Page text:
Chocolate and Gold Coins

Friday, March 25, 2005

Consumption Tax

It’s tax time and time to revisit an old idea: the consumption tax. A lot of economists have advocated a shift from an income tax to a consumption tax. Here is Arnold Kling’s essay on this subject. Taxing investment income lowers the amount of investment and lowers the growth rate of the economy. However, a sales tax, which is a consumption tax, is essentially a flat tax and most people would be unfair to poor. Is it possible to create a progressive consumption tax? Yes it is, and it would not be hard to do at all. But first, let’s look at the problem caused by the current ad hoc ways Congress has created to encourage investment.

Currently, there are several mechanisms in place for people to invest and not pay taxes on the interest on those investments. For example, there are IRAs and 401k plans for retirement, college savings accounts for a child’s college plan, and flexible spending accounts for medical expenditures. However, the big problem with these kinds of accounts is that they prohibit an efficient flow of money from one form of investment to another. The flexible spending account is the worst of these: if you don’t use the money in a calendar year, you lose it. My proposal is to treat all flows of money into investment as equal and non-taxable until these investments are cashed in. Flows of money between investments would not be prevented or discouraged in any way.

The simplest way of explaining this idea is to assume that most people have a checking account and a money market account. Any flows of money into the checking account would be considered consumption (in the near term) and would be taxable even if they came from investments. Any flows from the checking account into the money market account would be fully deductible. Any expenditure from the money market account on investments would not be counted since this would be an exchange from one form of investment to another. Using your money market account to pay your credit card bill though would mean you would have to pay tax on that transaction, so you would probably first transfer money to your checking account and then write a check for the credit card bill, but you wouldn't have to.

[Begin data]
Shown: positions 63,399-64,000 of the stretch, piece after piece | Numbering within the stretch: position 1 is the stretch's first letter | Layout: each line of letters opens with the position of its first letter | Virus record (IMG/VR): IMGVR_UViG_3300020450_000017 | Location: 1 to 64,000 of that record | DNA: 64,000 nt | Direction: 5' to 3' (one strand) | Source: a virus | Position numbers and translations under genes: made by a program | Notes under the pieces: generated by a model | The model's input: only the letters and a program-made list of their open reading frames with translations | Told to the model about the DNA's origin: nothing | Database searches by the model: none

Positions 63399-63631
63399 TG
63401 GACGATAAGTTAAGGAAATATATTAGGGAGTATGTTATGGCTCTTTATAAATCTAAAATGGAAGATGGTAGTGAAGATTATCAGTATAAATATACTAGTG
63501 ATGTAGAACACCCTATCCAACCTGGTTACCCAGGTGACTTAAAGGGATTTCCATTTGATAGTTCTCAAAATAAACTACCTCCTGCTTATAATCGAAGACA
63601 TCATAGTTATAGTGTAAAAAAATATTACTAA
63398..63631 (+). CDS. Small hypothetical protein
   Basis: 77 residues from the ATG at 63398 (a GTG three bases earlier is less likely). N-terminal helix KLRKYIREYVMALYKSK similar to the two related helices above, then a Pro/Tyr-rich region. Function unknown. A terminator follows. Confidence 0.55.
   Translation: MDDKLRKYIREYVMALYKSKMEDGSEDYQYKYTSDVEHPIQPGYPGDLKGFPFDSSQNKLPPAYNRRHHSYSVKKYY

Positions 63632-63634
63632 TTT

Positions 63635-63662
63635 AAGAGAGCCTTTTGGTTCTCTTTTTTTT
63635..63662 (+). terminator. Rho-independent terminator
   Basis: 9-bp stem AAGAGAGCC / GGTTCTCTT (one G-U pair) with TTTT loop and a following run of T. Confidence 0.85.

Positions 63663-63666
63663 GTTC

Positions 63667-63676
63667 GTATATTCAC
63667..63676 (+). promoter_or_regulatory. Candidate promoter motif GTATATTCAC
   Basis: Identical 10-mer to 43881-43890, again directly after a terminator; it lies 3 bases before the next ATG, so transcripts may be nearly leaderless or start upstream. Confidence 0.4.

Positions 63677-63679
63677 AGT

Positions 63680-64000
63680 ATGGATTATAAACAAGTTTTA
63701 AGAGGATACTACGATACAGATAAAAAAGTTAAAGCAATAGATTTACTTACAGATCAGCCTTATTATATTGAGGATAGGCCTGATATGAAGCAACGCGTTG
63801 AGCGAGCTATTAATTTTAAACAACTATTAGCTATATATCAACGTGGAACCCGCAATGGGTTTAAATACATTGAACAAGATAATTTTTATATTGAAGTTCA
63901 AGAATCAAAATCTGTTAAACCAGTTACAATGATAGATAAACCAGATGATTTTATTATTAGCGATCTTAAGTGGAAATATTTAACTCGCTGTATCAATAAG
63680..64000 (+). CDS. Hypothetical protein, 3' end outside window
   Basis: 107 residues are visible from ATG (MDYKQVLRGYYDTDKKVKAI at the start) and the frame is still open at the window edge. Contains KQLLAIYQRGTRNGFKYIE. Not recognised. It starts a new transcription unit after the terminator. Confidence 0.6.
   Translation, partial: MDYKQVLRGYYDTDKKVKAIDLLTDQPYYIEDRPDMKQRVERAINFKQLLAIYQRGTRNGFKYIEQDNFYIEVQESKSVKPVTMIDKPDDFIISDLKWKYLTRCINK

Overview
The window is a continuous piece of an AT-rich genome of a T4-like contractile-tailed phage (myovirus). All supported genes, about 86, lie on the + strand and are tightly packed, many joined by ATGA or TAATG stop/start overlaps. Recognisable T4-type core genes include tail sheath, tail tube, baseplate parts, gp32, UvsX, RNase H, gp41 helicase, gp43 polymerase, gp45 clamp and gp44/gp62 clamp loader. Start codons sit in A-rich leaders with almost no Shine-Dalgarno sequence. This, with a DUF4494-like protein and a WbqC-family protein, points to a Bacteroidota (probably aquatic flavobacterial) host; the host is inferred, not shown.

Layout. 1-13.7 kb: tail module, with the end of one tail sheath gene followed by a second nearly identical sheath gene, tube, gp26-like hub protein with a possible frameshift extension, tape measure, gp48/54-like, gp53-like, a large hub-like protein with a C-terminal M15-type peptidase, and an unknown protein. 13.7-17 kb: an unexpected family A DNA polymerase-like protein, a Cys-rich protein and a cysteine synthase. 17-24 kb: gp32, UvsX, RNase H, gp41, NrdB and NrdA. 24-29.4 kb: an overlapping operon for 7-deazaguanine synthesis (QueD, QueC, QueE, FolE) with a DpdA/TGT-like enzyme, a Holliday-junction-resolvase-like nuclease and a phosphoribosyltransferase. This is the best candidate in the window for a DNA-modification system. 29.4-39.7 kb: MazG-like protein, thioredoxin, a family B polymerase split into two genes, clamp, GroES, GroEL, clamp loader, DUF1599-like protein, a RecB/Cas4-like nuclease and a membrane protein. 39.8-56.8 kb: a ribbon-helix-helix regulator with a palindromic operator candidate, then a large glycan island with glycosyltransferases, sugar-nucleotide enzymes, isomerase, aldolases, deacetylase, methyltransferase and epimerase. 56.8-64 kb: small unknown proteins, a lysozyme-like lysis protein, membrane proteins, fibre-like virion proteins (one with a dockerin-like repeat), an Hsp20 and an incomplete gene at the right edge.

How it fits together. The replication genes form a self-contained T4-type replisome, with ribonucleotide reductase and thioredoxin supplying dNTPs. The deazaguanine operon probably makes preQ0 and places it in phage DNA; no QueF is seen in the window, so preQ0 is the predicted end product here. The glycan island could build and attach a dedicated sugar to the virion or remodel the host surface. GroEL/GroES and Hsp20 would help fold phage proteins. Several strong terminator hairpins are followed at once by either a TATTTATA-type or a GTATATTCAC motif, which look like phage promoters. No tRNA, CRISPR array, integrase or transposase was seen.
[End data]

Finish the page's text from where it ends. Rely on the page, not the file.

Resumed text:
There two big issues that I can anticipate with this new type of tax. First issue is how to treat the taxation of investments made prior to the enactment of the consumption tax. The second issue is how to treat home mortgage interest deduction.

Since investments were made out of after-tax income up until the passage of the new consumption tax, then it would be unfair to tax investment again once the investor decides to cash in on that investment. One simple way of transitioning to the tax is to do an accounting of each person’s net worth exclusive of special tax-free funds. This money would be divided by 10 and be deducted from consumption for 10 years, (10 years is arbitrary but you don’t want to have negative consumption in any year and you don’t want the transition to stretch out forever). So if your net worth is $100,000, then you get to subtract $10,000 from your consumption income for the next 10 years, even if you don’t cash in any of your investments in that period. Of course, you will have to pay tax on all of your investments as consumption when you cash them in some day.

Home mortgage interest deduction would not make any economic sense in this framework, but interest deduction would be very hard to repeal. The logic of interest deductibility probably started with the observation that if you borrow money to make investments and then pay tax on the interest on those investments, then logically you should be able to deduce the interest you paid on the original loan. However, if we are not taxing interest income, we won’t allow interest deductibility either.

If we think of a home purchase as an investment, then both the interest and the principal associated with a home purchase would be fully deductible if they are paid out of checking. However, if you are going to be living in your own home, which presumably you will be, you will have to include an imputed rental value of that home as part of your consumption. This calculation would not be too complicated ― your county could probably estimate it fairly well ― but it would almost completely wipe out the home mortgage interest deduction. In fact, people that own their own home free and clear would have to pay an additional imputed rental value tax that they currently do not pay. I suspect that this might be a sticky issue.


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